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"...given that viral clearance rates did not differ from the placaebo and that persistent viral infection is the best established predictor of risk of progression,"it is unlikely that vaccination with Gardasil™ could have any significant beneficial impact."
"Results from our community-based study provide strong evidence that there is little, if any, therapeutic benefit from the vaccine in the population we studied. Furthermore, we see no reason to believe that there is therapeutic benefit of the vaccine elsewhere because the biological effect of vaccination among already infected women is not expected to vary by population."
“In a document submitted to the FDA by Merck & Co ., Inc ., it is recorded that injection of the HPV vaccine, Gardasil™, into women who are already infected increases the risk of developing pre-cancerous lesions by 44 .6%. . This petitioner urges the FDA to play a leadership role in influencing manufacturers to get an accurate test kit onto public markets, to assist the sexually active women who are still considering immunization against HPV infections without inadvertently receiving a vaccine that is not only ineffective, but may augment the risk of developing a precancerous lesion in the cervix .”
Originally posted by Point of No Return
Mankind survived for hundreds of thousands of years without vaccines, and now were all going to die without them?
- The Plague of Justinian, from 541 to 750AD, killed between 50% and 60% of Europe's population.
- The Black Death of 1347 to 1352 killed 25 million in Europe over 5 years (estimated to be between 25 and 50% of the populations of Europe, Asia, and Africa - the world population at the time was 500 million).
- The introduction of smallpox, measles, and typhus to the areas of Central and South America by European explorers during the 15th and 16th centuries caused pandemics among the native inhabitants. Between 1518 and 1568 disease pandemics are said to have caused the population of Mexico to fall from 20 million to 3 million.
- The first European influenza epidemic occurred between 1556 and 1560, with an estimated mortality rate of 20%
- Smallpox killed an estimated 60 million Europeans during the 18th century (approximately 400,000 per year). Up to 30% of those infected, including 80% of the children under 5 years of age, died from the disease, and one-third of the survivors went blind.
- In the 19th century, tuberculosis killed an estimated one-quarter of the adult population of Europe; by 1918 one in six deaths in France were still caused by TB.
- The Influenza Pandemic of 1918 (or the Spanish Flu) killed 25-50 million people (about 2% of world population of 1.7 billion). Today Influenza kills about 250,000 to 500,000 worldwide each year.
The trend of recent research is pointing to a figure more like 45% to 50% of the European population dying during a four-year period. There is a fair amount of geographic variation. In Mediterranean Europe and Italy, the South of France and Spain, where plague ran for about four years consecutively, it was probably closer to 80% to 75% of the population. In Germany and England ... it was probably closer to 20%. - Philip Daileader, The Late Middle Ages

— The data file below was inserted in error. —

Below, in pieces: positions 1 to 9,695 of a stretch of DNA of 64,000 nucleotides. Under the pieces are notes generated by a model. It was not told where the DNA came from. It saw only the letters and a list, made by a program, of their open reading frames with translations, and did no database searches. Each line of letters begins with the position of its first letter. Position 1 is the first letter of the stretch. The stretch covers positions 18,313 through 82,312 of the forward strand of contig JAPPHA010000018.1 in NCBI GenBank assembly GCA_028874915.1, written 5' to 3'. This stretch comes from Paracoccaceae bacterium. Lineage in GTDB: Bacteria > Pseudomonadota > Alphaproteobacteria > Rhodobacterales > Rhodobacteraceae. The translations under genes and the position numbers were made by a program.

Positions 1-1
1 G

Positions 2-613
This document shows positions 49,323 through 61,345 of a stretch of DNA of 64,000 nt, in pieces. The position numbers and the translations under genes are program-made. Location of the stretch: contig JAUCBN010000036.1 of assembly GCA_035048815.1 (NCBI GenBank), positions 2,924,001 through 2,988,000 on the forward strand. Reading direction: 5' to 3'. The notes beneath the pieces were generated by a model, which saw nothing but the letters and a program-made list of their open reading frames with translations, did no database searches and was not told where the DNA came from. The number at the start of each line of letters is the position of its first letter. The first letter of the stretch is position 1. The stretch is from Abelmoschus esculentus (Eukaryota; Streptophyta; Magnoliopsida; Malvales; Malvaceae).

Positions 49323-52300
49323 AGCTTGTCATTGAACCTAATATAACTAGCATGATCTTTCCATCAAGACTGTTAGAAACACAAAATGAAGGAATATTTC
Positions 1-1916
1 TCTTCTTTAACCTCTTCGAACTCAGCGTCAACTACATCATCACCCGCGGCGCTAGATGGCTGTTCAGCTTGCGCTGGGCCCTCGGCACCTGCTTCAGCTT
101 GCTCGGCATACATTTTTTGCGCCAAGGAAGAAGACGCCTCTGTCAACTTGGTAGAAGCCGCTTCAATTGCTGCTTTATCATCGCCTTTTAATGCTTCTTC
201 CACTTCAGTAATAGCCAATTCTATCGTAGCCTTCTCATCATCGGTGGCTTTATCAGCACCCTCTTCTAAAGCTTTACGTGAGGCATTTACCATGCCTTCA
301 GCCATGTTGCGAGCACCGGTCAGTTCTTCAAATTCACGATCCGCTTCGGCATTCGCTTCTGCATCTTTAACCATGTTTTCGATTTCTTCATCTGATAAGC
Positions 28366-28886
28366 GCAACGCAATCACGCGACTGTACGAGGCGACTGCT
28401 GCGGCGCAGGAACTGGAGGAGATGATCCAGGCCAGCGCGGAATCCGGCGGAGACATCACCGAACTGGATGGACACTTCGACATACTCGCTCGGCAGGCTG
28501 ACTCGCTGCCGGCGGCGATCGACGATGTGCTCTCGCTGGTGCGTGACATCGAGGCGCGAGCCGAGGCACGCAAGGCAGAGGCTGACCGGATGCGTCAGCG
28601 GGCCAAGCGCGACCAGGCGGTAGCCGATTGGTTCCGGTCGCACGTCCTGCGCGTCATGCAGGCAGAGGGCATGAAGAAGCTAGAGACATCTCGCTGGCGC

Who is fearmongering here?
Why would you and your children be endangered if others don't take vaccines?
You think vaccines should be mandatory, for all people?
Anyways, the "mind firmly closed" in your avatar, illustrates nicely your inability to see a bigger picture.
Using statistics from the dark ages when people were wallowing in their own filth is not really comparable to the risks of our current living conditions.
Smallpox killed an estimated 60 million Europeans during the 18th century (approximately 400,000 per year). Up to 30% of those infected, including 80% of the children under 5 years of age, died from the disease, and one-third of the survivors went blind.
In the 19th century, tuberculosis killed an estimated one-quarter of the adult population of Europe; by 1918 one in six deaths in France were still caused by TB.
The Influenza Pandemic of 1918 (or the Spanish Flu) killed 25-50 million people (about 2% of world population of 1.7 billion). Today Influenza kills about 250,000 to 500,000 worldwide each year.[url=http://en.wikipedia.org/wiki/Infectious_disease#Historic_pandemics]Source[/url
Europeans of this time utilized a primitive "vaccine" to combat the smallpox, that was frequently mandatory (for example, England required in 1752 that all children be inoculated prior to entry into school). Inoculation consisted of administering mercury to a fasting subject for weeks at a time.
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In the early 1950s--150 years after the introduction of vaccination--an estimated 50 million cases of smallpox occurred in the world each year, a figure which fell to around 10–15 million by 1967 because of vaccination.
In 1967, when WHO launched an intensified plan to eradicate smallpox, the "ancient scourge" threatened 60% of the world's population, killed every fourth victim, scarred or blinded most survivors, and eluded any form of treatment.
Through the success of the global eradication campaign, smallpox was finally pushed back to the horn of Africa and then to a single last natural case, which occurred in Somalia in 1977. A fatal laboratory-acquired case occurred in the United Kingdom in 1978. The global eradication of smallpox was certified, based on intense verification activities in countries, by a commission of eminent scientists in December 1979 and subsequently endorsed by the World Health Assembly in 1980.
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